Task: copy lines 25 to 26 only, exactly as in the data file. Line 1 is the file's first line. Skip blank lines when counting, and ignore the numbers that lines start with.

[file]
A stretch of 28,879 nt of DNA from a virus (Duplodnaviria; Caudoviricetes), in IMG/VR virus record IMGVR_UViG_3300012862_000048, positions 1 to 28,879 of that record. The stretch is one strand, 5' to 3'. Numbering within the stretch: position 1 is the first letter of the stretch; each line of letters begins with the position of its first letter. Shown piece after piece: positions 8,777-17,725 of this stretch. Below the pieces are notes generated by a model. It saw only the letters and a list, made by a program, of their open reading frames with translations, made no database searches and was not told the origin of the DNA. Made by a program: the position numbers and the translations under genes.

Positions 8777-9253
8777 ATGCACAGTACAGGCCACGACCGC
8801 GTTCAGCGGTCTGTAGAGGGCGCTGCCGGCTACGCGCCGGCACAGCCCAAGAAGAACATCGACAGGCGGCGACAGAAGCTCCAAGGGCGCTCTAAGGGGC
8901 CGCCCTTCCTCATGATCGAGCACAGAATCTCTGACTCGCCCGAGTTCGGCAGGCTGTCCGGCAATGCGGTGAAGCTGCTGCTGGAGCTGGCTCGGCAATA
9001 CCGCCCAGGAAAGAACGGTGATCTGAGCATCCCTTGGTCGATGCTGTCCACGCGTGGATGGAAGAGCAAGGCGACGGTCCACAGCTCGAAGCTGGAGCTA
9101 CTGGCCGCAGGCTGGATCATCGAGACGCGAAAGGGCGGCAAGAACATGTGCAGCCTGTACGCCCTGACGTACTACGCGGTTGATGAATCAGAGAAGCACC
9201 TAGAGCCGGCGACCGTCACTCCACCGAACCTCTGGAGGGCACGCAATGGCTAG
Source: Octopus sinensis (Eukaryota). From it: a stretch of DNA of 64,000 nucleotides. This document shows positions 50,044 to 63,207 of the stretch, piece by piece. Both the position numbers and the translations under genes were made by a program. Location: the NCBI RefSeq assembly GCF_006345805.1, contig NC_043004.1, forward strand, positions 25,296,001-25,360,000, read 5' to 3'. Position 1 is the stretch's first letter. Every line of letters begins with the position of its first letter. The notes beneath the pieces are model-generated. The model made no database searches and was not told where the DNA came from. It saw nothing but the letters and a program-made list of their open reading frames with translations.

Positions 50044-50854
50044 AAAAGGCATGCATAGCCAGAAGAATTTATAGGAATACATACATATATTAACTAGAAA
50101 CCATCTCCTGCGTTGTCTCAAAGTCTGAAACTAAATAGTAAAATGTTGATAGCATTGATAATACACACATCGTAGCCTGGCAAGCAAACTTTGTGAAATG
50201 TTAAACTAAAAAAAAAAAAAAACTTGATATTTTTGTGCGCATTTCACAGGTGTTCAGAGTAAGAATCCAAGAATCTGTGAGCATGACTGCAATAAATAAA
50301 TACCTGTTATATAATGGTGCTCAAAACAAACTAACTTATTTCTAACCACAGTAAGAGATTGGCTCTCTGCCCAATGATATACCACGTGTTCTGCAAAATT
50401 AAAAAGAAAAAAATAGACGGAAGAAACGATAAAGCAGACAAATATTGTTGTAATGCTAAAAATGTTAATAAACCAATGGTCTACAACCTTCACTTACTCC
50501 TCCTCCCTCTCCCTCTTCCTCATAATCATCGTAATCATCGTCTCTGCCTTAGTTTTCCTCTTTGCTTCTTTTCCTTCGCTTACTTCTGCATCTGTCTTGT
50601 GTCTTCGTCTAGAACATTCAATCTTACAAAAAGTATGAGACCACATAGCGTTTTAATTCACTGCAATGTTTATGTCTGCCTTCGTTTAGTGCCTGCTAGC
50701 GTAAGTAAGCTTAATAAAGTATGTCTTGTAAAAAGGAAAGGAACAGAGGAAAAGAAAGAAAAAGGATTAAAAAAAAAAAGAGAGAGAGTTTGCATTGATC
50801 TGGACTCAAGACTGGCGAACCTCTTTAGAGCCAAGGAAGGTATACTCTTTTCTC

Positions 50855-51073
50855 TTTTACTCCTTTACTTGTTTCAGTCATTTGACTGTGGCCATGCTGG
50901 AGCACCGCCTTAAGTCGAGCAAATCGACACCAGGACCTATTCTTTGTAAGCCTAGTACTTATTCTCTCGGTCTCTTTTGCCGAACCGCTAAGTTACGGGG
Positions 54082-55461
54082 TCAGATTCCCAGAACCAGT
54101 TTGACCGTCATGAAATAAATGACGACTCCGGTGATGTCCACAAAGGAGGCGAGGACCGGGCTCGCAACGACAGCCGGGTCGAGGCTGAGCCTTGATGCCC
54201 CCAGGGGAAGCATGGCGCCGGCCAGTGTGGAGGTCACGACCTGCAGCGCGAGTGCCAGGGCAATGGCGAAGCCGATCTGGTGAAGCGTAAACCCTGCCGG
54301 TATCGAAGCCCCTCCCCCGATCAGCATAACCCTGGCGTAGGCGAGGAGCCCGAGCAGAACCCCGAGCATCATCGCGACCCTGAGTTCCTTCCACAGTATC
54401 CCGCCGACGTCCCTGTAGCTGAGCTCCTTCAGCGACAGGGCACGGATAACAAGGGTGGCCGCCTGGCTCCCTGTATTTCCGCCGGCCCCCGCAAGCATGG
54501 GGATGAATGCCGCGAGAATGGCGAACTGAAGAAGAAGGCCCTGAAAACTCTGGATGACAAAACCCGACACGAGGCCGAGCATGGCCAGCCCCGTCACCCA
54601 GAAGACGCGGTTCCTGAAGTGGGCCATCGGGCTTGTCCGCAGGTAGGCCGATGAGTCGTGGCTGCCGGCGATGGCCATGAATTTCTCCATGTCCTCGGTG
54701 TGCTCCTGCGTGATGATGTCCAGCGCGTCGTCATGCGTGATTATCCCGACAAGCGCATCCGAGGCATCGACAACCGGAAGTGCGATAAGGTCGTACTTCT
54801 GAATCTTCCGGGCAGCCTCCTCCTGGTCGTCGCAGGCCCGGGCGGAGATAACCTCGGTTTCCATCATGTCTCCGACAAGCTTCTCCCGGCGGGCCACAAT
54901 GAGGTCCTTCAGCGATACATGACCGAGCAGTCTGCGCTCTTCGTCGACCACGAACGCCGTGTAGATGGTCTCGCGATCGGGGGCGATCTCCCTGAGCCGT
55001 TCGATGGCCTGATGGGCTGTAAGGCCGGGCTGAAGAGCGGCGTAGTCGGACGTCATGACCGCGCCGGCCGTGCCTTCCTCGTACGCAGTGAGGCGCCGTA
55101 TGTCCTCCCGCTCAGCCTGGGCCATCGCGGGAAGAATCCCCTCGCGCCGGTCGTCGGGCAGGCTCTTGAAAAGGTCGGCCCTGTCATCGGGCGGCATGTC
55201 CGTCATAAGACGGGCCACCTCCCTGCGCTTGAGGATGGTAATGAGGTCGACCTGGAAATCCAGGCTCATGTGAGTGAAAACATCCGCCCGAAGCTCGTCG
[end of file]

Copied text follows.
54101 TTGACCGTCATGAAATAAATGACGACTCCGGTGATGTCCACAAAGGAGGCGAGGACCGGGCTCGCAACGACAGCCGGGTCGAGGCTGAGCCTTGATGCCC
54201 CCAGGGGAAGCATGGCGCCGGCCAGTGTGGAGGTCACGACCTGCAGCGCGAGTGCCAGGGCAATGGCGAAGCCGATCTGGTGAAGCGTAAACCCTGCCGG